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The Rivalry and Friendship of Jefferson and Adams: A Conversation with Gordon Wood

with Gordon S. Wood

Gordon Wood, the great historian of 18th century American political thought, returns to Liberty Law Talk to discuss his latest book Friends Divided.

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on June 04, 2018 at 17:08:03 pm

Nice episode! quite informative.

How sad it must be for these two polar *compatriots* to see that the settlement reached, i.e., COTUS, has now been "moved" far to the Northern pole of (near) hereditary aristocracy (our governing elites).

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gabe
on June 05, 2018 at 11:17:28 am

The difference between a Whig/Federalist like Adams and a democratic Republican like Jefferson is the subject of Chapters 3 and 7 of Richard D. Brown's "Revolutionary Politics in Massachusetts: The Boston Committee of Correspondence and the Towns 177-1774" (1970).

The Boston CC clearly reflected the liberal British Whig orientation the town had moved to after 1760 as is described by GB Warden in "Boston 1689-1776" (1970). The BCC wrote to the towns in the language of Locke and Blackstone. The Towns replied in the language of Coke, the Bible and the radical republicans who thrashed out the Massachusetts brand of democratic republicanism in the 1630s.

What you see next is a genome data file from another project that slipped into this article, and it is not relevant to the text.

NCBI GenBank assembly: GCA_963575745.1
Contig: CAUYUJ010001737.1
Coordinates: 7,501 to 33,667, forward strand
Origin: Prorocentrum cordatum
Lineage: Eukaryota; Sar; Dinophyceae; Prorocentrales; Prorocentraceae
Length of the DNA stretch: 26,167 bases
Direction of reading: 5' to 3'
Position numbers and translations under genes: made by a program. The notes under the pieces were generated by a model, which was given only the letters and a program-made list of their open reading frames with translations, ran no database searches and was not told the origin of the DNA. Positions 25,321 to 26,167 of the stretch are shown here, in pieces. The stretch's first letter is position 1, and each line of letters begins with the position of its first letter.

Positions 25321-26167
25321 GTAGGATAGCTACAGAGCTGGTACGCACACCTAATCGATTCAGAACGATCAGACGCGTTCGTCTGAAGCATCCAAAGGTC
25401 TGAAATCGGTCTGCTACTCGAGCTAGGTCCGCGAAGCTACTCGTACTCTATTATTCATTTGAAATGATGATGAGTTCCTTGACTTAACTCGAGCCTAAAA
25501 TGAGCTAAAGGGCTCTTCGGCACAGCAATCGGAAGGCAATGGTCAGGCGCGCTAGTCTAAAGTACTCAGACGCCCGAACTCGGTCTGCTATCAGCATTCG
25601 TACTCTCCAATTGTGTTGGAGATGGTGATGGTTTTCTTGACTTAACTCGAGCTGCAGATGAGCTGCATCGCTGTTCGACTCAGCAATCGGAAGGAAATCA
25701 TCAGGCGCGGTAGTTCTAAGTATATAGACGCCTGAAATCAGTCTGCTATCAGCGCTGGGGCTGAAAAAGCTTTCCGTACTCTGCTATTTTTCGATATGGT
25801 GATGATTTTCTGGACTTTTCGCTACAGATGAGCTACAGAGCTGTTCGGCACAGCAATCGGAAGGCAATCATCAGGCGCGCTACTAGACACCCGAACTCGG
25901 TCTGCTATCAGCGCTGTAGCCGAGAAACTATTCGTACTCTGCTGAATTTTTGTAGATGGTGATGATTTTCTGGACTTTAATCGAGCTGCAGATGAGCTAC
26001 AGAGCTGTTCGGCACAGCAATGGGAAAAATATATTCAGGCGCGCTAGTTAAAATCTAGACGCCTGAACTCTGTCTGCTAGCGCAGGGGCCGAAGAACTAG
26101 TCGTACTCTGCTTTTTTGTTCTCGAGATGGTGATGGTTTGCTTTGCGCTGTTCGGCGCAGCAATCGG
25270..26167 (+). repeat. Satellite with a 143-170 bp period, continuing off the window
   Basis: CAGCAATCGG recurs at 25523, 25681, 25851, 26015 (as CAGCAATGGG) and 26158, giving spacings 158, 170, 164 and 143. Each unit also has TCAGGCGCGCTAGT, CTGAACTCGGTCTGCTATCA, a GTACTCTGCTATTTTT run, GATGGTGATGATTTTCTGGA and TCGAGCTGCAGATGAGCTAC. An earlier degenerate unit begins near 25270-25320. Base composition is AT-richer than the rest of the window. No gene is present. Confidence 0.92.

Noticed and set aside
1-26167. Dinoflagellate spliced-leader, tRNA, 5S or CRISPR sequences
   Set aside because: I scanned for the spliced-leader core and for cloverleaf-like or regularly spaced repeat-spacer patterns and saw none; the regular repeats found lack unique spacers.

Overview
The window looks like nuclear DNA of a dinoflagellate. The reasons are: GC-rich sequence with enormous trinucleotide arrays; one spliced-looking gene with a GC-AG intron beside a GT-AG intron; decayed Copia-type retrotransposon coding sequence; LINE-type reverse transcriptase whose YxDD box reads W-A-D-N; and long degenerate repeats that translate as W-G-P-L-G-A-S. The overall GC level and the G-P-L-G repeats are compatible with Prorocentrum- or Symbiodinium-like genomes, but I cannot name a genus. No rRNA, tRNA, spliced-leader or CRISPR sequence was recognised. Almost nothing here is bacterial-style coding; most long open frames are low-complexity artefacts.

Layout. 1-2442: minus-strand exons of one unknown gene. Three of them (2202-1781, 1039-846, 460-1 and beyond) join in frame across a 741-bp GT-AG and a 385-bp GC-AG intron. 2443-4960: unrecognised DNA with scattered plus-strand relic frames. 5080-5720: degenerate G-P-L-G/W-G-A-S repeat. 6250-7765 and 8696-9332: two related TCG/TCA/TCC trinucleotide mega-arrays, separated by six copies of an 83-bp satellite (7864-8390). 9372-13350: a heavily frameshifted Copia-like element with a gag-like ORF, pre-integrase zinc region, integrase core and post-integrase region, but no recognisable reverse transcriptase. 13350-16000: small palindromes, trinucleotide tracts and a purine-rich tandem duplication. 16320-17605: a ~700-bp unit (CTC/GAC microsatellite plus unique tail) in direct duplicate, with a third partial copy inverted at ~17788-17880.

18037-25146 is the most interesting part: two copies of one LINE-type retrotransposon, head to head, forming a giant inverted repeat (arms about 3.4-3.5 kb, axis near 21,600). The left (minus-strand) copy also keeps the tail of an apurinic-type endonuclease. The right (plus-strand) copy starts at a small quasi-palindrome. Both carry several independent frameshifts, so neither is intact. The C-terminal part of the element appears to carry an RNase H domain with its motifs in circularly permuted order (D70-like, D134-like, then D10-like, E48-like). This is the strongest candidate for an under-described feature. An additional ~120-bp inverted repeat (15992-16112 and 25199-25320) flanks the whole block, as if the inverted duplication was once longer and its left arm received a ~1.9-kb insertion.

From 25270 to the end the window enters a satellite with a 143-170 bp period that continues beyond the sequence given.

Both these books are long out of print and neither Brown nor Warden seem to appreciate how politically radical the first generation of the Massachusetts Bay settlers were or how this radical republicanism had become the political norm in the majority of towns outside of Boston, Cambridge, Salem and Charlestown. Of course, this rural radical republicanism was also a surprise to Samuel and John Adams; but Thomas Young (a member of the BCC), Thomas Paine and Thomas Jefferson recognized it immediately.

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EK

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